Look up the word "eccentric" in any dictionary and you'll find a picture of Jenks Carman (1903-1968) next to the definition. Born and raised in Kentucky of mixed white/Cherokee lineage, but based in Los Angeles for most of his career, Carman never enjoyed national success - his appeal was too peripheral for that - but enjoyed a long career on radio, records and television nonetheless.
The earliest sessions here include 12 titles recorded for the 4 Star label between 1947-51 and include the ingredients that would form the basis of Carman's style for the remainder of his career: a clipped tenor delivery that probably owed something to Al Jolson, a Hawaiian slide guitar style developed during the heyday of that genre during the twenties and thirties, and a truly odd sense of timing that must have driven accompanying musicians insane. Oddly enough, Carman's 4 Star recordings sold fairly well and by 1951 he had signed up with Capitol, backed by Capitol's ace west coast session musicians. Seven songs from that period (1951-53) are included, including two songs in his native Cherokee language, "Locust Hill Rag" and "Hillbilly Hula." Rounding out the set are three 1957 tracks from a syndicated Air Force-sponsored radio show, "Country Music Time."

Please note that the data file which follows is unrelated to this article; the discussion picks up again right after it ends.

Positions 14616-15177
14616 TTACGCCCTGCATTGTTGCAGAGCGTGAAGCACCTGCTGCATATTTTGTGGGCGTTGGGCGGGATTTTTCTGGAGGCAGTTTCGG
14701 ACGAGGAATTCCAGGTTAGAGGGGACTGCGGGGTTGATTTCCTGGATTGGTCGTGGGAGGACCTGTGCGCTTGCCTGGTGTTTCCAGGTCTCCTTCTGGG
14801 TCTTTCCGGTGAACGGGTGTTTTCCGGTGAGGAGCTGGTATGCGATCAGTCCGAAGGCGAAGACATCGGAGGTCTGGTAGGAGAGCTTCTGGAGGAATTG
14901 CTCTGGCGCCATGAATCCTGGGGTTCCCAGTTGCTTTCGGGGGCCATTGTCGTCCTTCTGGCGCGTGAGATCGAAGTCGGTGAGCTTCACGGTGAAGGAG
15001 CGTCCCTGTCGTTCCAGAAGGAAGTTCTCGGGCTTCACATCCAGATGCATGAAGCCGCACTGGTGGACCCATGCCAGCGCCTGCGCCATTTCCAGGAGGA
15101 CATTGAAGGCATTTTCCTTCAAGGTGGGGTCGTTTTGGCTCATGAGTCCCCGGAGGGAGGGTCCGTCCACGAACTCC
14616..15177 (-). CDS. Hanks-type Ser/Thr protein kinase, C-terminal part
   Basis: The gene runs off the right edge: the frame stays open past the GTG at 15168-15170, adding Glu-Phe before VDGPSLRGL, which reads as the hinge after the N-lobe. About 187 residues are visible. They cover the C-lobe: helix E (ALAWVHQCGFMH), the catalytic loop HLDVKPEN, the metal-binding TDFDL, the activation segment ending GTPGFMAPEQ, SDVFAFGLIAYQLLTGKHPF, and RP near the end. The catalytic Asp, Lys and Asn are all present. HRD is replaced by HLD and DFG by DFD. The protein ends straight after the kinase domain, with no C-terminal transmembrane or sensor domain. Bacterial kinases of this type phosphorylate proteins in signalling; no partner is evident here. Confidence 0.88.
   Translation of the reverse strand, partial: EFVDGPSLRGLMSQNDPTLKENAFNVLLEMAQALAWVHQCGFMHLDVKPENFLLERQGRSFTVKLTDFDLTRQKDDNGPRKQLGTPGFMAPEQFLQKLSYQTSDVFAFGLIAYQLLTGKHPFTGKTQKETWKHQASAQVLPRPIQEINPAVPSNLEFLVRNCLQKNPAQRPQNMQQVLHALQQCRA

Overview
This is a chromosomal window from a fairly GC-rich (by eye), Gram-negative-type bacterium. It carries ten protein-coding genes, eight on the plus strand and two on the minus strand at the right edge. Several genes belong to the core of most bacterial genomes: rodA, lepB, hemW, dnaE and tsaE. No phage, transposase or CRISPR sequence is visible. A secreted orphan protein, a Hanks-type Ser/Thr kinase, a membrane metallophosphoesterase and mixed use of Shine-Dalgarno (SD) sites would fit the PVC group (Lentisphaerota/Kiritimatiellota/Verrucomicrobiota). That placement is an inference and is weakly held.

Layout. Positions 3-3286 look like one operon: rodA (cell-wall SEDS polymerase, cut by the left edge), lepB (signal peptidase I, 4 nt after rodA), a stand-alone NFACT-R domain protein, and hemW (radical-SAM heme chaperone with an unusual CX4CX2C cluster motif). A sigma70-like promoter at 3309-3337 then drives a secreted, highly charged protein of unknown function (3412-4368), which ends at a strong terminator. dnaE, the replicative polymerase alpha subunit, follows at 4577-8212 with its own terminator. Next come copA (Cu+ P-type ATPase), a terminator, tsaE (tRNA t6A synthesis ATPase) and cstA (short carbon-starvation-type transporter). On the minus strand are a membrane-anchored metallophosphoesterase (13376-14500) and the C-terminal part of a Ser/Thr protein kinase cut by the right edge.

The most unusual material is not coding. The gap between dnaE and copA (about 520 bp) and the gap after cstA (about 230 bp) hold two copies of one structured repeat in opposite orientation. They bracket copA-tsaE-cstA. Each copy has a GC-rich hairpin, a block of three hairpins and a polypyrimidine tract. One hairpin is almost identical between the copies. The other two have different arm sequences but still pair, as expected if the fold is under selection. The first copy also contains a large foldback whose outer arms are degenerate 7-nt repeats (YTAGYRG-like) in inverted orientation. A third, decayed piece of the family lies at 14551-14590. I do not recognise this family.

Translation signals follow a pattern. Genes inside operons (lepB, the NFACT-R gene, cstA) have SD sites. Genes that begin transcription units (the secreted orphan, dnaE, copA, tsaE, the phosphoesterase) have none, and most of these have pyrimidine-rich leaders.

Carman's appeal is difficult to pin down, even now. His music isn't even vaguely commercial, and his contemporaries suggest that his musicianship was marginal, at best, but audiences loved the man by all accounts. And there is something infectious in Carman's can-do spirit. Chalk him up to an era when an eccentric approach to country music could still land you a major label contract.